Video Sunday: The Best of 2010
Ah. We’ve had a good run in 2010, haven’t we? But now the time has come for me to sift through all the videos I posted on the blog in the previous year, to select those that I just thought were the best of the best. The cream of the crop. The jewels in the rough. The Hershey’s Kiss in the sea of tripe. Ew.
First up, book trailers. Of course, the undisputed king of the book trailer is Dan Santat. Authors should be begging their editors to allow Santat to illustrate their titles, not just because he’s a brilliant artist, but also because sometimes he’ll make you a book trailer like this one for Oh No (Or How My Science Project Destroyed the World):
Did you notice the appearance of Mac Barnett in that video? Good thing because he cropped up in a couple other favorites of mine this year. Like this one for the Guys Read title Funny Business:
To say nothing of this ad for Adam Rex’s Fat Vampire:
I guess that brings us to the YA trailers of 2010. And the greatest of these, I think we can all agree, was this book trailer for Linger. Author Maggie Stiefvater actually created the stop-animation herself. Bow your heads, oh authors, in respect.
While we’re on the subject of YA, maybe Twilight was more of a phenomenon in 2009, but this How It Should Have Ended only came to my attention in 2010. This gets extra points for the phrase, “Woo-hoo! Let’s go eat some people!”
(Unrelated: They just posted How the Social Network Should Have Ended. Gold).
Getting back to book trailers, have you ever noticed that sometimes they end up better than the books themselves? You might say that for books like My Heart Is Like a Zoo or 13 Words but the most infamous example in 2010 was, without a doubt, It’s a Book. The timing, the voices, the animation, it was all pitch perfect. And, notably, it left off the ending which caused many an everyday schlub who purchased the book on the strength of the trailer alone to get it home and then go . . . . “WHAT???”
No, Werner Herzog did not actually recite this particular version of Curious George. But it sounds like he has, and that has made all the difference:
Later that same guy would go on to do Werner Herzog Reads Madeline, Werner Herzog Reads Where’s Waldo, and Werner Herzog Reads Mike Mulligan and His Steam Shovel.
Earlier in the year there was a Tom Corwin documentary film project called Behind the Wheel of the Bookmobile that would follow, “a classic bookmobile across country on back roads with acclaimed authors taking turns at the wheel.” This was the Lemony Snicket/Daniel Handler spot and when I originally posted this I had no idea that I’d meet him later in the year. Please note the shirt here . . .
. . . and also here, when he spoke with his lovely wife Lisa Brown.
By gum, that’s the same shirt! We’ve got the rotter now! Tally-ho, gents!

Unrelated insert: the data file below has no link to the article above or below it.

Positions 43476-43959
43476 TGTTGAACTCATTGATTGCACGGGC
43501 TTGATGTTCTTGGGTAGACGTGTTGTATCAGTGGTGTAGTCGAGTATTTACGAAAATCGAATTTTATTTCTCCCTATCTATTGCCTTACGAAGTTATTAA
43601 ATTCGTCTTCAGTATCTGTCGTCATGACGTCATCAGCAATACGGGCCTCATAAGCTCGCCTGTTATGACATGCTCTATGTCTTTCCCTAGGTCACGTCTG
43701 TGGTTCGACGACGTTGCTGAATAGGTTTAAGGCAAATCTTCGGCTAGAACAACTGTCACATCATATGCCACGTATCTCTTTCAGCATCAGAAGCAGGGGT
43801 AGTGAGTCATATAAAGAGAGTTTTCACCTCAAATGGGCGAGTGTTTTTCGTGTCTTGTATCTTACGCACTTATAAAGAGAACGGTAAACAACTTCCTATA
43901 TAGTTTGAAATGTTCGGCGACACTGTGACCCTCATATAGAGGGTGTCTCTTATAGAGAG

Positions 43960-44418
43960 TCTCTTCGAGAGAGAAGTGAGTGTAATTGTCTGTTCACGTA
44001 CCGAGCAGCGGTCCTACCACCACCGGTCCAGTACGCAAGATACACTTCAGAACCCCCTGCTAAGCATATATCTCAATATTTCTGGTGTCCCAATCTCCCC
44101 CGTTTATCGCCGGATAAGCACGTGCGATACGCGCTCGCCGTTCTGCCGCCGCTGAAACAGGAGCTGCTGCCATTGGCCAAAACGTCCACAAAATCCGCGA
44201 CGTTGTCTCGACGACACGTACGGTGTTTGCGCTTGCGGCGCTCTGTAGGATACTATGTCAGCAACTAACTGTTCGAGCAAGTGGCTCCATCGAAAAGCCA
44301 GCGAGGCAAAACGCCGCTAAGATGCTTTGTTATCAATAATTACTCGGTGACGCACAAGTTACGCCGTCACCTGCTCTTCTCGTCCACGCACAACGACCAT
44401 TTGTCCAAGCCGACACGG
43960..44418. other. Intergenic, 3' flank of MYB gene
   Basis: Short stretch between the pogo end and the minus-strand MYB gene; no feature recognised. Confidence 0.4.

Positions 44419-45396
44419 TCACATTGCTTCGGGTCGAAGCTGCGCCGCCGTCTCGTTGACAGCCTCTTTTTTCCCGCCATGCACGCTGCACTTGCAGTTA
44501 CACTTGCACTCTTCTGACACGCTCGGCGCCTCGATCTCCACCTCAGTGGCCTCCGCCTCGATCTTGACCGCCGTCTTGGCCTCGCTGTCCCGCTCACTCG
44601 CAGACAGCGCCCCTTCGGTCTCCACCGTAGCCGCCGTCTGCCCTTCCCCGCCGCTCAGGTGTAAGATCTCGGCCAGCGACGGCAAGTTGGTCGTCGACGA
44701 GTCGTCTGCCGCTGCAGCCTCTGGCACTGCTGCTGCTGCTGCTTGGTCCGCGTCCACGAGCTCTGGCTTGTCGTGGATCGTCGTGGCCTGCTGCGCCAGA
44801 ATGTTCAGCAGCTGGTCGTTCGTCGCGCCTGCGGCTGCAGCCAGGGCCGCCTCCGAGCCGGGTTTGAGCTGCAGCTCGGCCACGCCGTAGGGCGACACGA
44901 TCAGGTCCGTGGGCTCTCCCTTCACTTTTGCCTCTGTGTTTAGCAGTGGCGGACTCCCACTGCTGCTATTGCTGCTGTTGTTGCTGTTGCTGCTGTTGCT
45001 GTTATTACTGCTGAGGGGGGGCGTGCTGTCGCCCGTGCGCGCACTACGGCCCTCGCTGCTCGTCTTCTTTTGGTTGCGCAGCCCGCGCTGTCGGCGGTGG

I posted quite a few interviews with famous authors and illustrators of children’s works, but none pleased me quite so much as this rare interview conducted with artist Ronald Searle on the eve of his 90th birthday in the south of France. The BBC has a nasty tendency of pulling this video from YouTube. Hopefully this one will last long enough for you to see it, in the event that you missed it the first time I posted it.
Movie trailers also abounded this year. You’ve probably seen them all at some point, but you may have forgotten this little preview made for a live action adaptation of Maurice Sendak’s Higgelty Pigglety Pop! It had certainly slipped my mind until I looked over the year once more. Big names. Big puppets too.
And while it posted originally two years ago, this was the year I discovered J.K. Rowling’s fantastic commencement speech at Harvard. You didn’t think I could get through an entire Best Of post without the mention of her name once, did you?
The only man who could reasonably match Mac Barnett for the number of videos posted on this blog would have to be Tobin (M.T.) Anderson. For him 2010 was a banner video year. First there was this absolute stunner of a movie for his Suburb Beyond the Stars. Made me actually gasp aloud, it did.
In this other video, Tobin proves that when I finally put together my band of children’s and YA authors, he shall be my frontman. Regard this ode to Delaware:
If Tobin’s run in the woods made me gasp, this fan video made from a scene from The Hunger Games actually caused a little tear to escape my ducts and plunge downward to freedom. Remarkable.
It was very difficult to sift through all the videos of the year to figure out which Off-Topic one really ended up my favorite. I always had a special fondness for the video of Italians singing fake English or the guy in L.A. who can imitate Ian McKellan reciting the lyrics to Ducktales. But when all is said and done, the creepy but delightful Alma wins, hands down. Every time. No question about it.
Thanks for reading this year, folks! Here’s to a jolly video-filled 2011.
Filed under: Videos
About Betsy Bird
Betsy Bird is currently the Collection Development Manager of the Evanston Public Library system and a former Materials Specialist for New York Public Library. She has served on Newbery, written for Horn Book, and has done other lovely little things that she'd love to tell you about but that she's sure you'd find more interesting to hear of in person. Her opinions are her own and do not reflect those of EPL, SLJ, or any of the other acronyms you might be able to name. Follow her on Twitter: @fuseeight.
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